My friend told me the jurisdiction issue was a review hearing under S.104 Cap 227 Magistrates Ordinance. If that was the case, then Cherry Hui, the deputy magistrate, had jurisdiction to award cost under S.11 Cap 492 Costs in Criminal Cases Ordinance.
That said, we go back to the fundamental jurisdiction issue. What did Douglas Kwok, the defence counsel making the application, intend to achieve? I am afraid the way the issue was raised was ill conceived. If Kwok really wanted to take issue on the jurisdiction and opined that Hui was ultra vires because of the invalidity of appointment, he should not apply for a review. He should simply say Hui had to discharge herself and nullify the whole proceeding.
Kwok advanced the argument pointing at the very question of Hui having a faulty qualification to sit on the bench but on the other hand he asked her to exercise her power under S.104 Cap 227 to make a judicial decision. The entire thing was so paradoxical. Let us look at the wordings of S.104(1)
(1) Within 14 clear days after the determination in
any manner by a magistrate of any matter which he has power to determine in a
summary way it shall be lawful for either party thereto to apply to the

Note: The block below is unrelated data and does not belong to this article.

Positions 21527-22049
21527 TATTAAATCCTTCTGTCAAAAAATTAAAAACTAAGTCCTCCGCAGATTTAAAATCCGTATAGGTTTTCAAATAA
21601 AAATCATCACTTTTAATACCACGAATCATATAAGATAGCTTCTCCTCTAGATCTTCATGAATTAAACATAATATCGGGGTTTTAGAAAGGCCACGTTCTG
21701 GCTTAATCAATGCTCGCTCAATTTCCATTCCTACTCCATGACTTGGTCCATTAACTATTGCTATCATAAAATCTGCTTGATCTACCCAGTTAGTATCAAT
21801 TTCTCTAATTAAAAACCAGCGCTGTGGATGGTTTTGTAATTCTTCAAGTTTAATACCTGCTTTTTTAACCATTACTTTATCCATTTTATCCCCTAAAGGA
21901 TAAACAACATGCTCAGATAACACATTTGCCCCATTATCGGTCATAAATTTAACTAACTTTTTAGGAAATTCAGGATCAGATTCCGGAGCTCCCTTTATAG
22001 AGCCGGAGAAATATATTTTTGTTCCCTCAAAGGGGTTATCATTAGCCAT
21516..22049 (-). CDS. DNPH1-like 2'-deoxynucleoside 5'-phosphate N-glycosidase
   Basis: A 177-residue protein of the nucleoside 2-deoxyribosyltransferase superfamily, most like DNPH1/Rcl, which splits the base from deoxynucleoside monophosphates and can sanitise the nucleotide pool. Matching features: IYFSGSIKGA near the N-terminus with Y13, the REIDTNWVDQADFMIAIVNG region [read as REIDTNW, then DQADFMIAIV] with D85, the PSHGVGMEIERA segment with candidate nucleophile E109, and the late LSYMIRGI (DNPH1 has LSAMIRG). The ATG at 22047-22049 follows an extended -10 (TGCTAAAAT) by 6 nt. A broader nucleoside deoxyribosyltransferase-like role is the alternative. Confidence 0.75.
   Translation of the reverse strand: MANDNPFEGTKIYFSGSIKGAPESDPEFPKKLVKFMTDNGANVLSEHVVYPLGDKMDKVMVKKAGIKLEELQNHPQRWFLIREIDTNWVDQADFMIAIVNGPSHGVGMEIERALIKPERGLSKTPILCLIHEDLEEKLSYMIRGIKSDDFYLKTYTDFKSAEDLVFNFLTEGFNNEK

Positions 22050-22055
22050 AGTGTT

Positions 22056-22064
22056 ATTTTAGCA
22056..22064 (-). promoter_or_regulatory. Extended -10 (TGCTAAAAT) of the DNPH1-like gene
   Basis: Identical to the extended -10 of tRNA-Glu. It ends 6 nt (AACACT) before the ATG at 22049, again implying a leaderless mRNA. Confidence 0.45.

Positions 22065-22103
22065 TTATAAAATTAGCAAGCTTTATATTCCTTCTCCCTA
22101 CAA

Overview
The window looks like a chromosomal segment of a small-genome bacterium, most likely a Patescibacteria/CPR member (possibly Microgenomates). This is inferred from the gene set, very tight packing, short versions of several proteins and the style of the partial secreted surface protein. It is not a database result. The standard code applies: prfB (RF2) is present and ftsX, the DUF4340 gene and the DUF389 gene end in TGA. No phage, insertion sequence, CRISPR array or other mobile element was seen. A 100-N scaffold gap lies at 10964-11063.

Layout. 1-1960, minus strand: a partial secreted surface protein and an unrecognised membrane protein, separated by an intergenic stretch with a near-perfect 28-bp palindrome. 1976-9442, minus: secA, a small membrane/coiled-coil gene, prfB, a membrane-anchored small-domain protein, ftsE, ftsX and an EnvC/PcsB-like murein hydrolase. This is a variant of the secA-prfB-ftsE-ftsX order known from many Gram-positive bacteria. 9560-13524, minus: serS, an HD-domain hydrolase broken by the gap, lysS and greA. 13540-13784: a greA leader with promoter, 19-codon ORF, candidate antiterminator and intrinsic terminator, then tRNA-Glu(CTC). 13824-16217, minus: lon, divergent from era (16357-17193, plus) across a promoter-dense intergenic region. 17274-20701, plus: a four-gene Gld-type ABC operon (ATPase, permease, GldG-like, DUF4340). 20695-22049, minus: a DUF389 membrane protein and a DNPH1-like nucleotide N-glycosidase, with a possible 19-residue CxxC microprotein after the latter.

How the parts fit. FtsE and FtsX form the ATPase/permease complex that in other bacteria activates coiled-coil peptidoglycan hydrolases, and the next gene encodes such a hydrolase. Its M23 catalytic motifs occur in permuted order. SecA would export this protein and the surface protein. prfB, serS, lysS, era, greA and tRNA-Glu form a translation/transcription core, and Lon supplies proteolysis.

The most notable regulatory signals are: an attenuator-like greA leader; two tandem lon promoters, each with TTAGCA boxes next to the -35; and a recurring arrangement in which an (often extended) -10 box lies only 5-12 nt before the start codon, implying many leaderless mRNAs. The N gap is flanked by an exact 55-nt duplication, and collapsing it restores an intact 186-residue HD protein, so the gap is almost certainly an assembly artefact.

magistrate to review his decision in the matter.
S.104 clearly states "he has power to determine". If Hui has no power to determine, how can it be a review?The only thing Kwok could do at the magistracy level was to ask Hui to discharge herself and ordered trial de novo. What benefit did the acquitted defendant get then? If Kwok succeeded, did he want his lay client to be re-tried by another magistrate?
Kwok should have applied for judicial review in the High Court and sought relief
1. an order of habeas corpus that the defendant was unlawfully detained for psychiatric report,
2. an order of certiorari to quash all the orders made by Hui because of the defective appointment, and
3. a declaration that Hui's appointment was null, void and of no effect.
I do not like knee jerk and lukewarm approach in law.